Search Results: "Esther Averill"


BOOK REVIEW

JENNY'S FIRST PARTY by Esther Averill
Released: March 3, 1948

"A distinctive and lovely little book with the tender touch of one who loves children and animals."
The cat, Jenny, known to those who read The Cat Club and The School for Cats goes on a night's carousal in search of a party, with her friends, Pickles and Florio. Read full book review >

BOOK REVIEW

ESTHER by Rebecca Kanner
FICTION & LITERATURE
Released: Nov. 3, 2015

"Kanner's second novel is animated but ultimately fails to leave a deep impression."
The book of Esther comes to life in this vivid novel based on the Old Testament tale. Read full book review >

BOOK REVIEW

NON-FICTION
Released: July 13, 1994

"Suspenseful and awful in its grisly details, but done with good taste and compassion."
Sanders (Fort Worth, 1984, etc.) puts the novelist's eye for detail and a sharp sense of pace to good use in this outstanding true-crime narrative about the rape and murder of a retired Oklahoma schoolteacher. Read full book review >

BOOK REVIEW

CAPTAINS OF THE CITY STREETS by Esther Averill
Released: Nov. 22, 1972

"This is a flashback to The Cat Club's early days before the arrival of Jenny, and though the club's Rules and Regulations and tea party frolics which began back in the 1940's don't much resemble the activities of backyard felines we know, previously recruited fans will find the initiation of these two mavericks one of the organization's more worthwhile ventures."
The socialization of a pair of street-wise tramps, Sinbad and the Duke, begins when they move into the neighborhood of Little Old New York and are drawn into the Cat Club through their big brotherly concern for the young dancing cat Macaroni. Read full book review >

BOOK REVIEW

Released: Dec. 10, 1970

"Although Miss Averill communicates her respect for Callot, neither the exposition nor the illustrations back her up."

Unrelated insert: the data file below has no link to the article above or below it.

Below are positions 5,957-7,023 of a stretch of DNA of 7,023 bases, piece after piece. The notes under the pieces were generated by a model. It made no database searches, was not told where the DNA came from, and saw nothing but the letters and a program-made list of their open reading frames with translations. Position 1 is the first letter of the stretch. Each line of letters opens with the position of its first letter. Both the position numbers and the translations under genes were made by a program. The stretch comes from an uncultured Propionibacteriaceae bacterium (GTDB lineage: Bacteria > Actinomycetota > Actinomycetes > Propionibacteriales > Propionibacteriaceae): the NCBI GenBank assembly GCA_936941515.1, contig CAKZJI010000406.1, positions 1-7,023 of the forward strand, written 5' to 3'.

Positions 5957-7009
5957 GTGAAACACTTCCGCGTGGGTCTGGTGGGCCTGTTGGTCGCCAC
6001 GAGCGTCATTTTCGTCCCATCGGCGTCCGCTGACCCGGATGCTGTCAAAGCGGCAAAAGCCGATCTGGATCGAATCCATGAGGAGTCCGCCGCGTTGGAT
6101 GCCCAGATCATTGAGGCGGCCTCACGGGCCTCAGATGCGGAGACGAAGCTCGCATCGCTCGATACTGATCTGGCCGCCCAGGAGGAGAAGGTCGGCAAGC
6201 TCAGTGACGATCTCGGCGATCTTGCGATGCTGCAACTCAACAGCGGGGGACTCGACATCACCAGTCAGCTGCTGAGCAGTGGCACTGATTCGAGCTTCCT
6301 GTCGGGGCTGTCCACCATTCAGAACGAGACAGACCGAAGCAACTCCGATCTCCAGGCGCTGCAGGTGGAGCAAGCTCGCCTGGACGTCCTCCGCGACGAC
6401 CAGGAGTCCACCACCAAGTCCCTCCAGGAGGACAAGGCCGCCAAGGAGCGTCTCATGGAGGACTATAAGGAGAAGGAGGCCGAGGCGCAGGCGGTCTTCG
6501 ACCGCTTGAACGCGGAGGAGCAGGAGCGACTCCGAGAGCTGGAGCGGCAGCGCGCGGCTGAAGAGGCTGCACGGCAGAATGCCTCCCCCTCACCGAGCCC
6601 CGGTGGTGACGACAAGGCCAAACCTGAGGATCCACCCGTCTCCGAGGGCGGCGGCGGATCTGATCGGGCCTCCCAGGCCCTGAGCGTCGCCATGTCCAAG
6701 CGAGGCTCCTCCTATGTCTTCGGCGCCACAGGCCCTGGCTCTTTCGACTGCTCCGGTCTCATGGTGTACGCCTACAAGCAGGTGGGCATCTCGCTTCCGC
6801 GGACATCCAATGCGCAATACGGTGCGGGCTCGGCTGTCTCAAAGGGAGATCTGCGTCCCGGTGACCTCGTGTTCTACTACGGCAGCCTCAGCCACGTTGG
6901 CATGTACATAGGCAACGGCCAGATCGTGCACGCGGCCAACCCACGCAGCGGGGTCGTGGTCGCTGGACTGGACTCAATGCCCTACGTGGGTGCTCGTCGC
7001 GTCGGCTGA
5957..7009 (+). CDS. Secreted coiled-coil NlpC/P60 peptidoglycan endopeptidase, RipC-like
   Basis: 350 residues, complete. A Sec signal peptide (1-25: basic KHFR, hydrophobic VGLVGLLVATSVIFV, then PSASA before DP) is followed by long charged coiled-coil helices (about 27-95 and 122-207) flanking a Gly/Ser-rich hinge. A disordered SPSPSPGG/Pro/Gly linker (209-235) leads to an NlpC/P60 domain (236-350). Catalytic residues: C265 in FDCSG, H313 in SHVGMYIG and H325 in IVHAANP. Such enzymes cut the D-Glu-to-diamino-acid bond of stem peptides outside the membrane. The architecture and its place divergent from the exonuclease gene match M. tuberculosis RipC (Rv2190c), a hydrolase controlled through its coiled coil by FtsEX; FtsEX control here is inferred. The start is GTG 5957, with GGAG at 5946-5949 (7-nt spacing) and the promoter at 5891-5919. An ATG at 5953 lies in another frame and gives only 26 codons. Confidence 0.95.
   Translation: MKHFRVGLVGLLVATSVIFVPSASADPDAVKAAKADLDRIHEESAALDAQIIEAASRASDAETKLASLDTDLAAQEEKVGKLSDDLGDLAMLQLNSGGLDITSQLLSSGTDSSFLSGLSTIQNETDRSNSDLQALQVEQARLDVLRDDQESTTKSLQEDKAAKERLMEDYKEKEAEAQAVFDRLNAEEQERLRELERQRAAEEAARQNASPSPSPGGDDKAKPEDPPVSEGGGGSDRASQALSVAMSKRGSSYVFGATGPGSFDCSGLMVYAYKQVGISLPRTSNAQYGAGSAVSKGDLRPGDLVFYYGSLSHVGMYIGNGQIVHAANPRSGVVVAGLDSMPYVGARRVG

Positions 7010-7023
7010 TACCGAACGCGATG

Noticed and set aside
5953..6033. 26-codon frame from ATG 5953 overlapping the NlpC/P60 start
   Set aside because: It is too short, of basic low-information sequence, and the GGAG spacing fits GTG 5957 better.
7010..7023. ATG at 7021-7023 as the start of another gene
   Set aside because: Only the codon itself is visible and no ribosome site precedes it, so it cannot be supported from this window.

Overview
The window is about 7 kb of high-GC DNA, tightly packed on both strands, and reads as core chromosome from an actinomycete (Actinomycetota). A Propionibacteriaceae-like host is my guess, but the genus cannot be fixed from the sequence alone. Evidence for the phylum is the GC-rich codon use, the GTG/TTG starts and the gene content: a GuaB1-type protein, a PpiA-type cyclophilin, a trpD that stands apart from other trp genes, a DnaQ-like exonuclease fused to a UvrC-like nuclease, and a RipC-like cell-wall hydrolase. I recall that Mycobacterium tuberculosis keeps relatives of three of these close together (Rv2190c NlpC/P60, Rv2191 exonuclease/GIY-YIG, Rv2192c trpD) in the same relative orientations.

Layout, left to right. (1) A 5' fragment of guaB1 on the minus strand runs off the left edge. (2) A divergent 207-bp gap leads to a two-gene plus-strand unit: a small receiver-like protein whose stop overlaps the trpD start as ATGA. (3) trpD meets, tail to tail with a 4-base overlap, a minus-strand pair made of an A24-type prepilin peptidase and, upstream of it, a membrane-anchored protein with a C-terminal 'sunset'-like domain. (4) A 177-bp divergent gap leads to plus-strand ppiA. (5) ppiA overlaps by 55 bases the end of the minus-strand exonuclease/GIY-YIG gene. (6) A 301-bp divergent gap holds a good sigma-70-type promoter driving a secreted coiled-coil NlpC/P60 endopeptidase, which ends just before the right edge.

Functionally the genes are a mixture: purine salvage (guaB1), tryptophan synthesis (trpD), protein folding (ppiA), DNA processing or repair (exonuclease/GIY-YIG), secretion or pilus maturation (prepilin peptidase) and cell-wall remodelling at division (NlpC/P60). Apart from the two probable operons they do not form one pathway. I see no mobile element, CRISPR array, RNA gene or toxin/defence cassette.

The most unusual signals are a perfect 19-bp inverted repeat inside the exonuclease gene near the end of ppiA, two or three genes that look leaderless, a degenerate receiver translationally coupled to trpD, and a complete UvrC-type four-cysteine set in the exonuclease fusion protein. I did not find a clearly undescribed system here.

It looks like an art book but it has little of substance to say about art; it reads like a rather young biography but it has little to tell—since there is little known—about Callot's personal life. Read full book review >

BOOK REVIEW

WHEN JENNY LOST HER SCARF by Esther Averill
Released: Aug. 22, 1951

"However, she decided to stay home and not hinder the work of the fire-fighters, and this fine attitude is rewarded with honors and a Cat Club picnic from the proceeds of the reward money."
Fifth in the Jenny series, in which the modest little black cat not only recovers her favorite red scarf, but is acclaimed by the Fire Department and the Cat Club for her spirit of unselfishness. Read full book review >

BOOK REVIEW

Released: Aug. 31, 1933

The story of a white colt, of a cranky duchess who tried to run the town, and of the circus she didn't dare put out, and of how Powder joined the circus. Read full book review >

BOOK REVIEW

THE FIRE CAT by Esther Averill
Released: Sept. 14, 1960

"Suspense, humor, and compassion are all here cut to the size of the very youngest reader."
This is the story of a little cat with big ideas. Read full book review >

BOOK REVIEW

DANIEL BOONE by Esther Averill
Released: March 27, 1946

"Good merchandise."
Rojankovaky illustrated this internationally known Daniel Boone and it was published by the Domino Press in 1931. Read full book review >

BOOK REVIEW

Released: Aug. 27, 1934

"This time a story about a horse, a coach dog and gypsies."
Companion volume to Powder, with similar gay and foreign looking pictures by F. Rojankovsky. Read full book review >

BOOK REVIEW

THE HOTEL CAT by Esther Averill
Released: Nov. 26, 1969

"Quite up to scratch—no one could reasonably find 'fault with the services of the Hotel Cat."
Like the Royal Hotel where Tom finds refuge and rises to eminence, this has a certain musty sweetness—it's cheering to find that the members of The Cat Club (founded 1944), "forever friends," are forever true to character. Read full book review >

BOOK REVIEW

JENNY'S BEDSIDE BOOK by Esther Averill
Released: Sept. 2, 1959

"An ideal bedside reading book, Jenny will again claim ardent enthusiasts, both as a very remarkable cat and as the favorite feline of almost any little girl."
Once again Jenny Linsky proves herself to be a cat of high degree. Read full book review >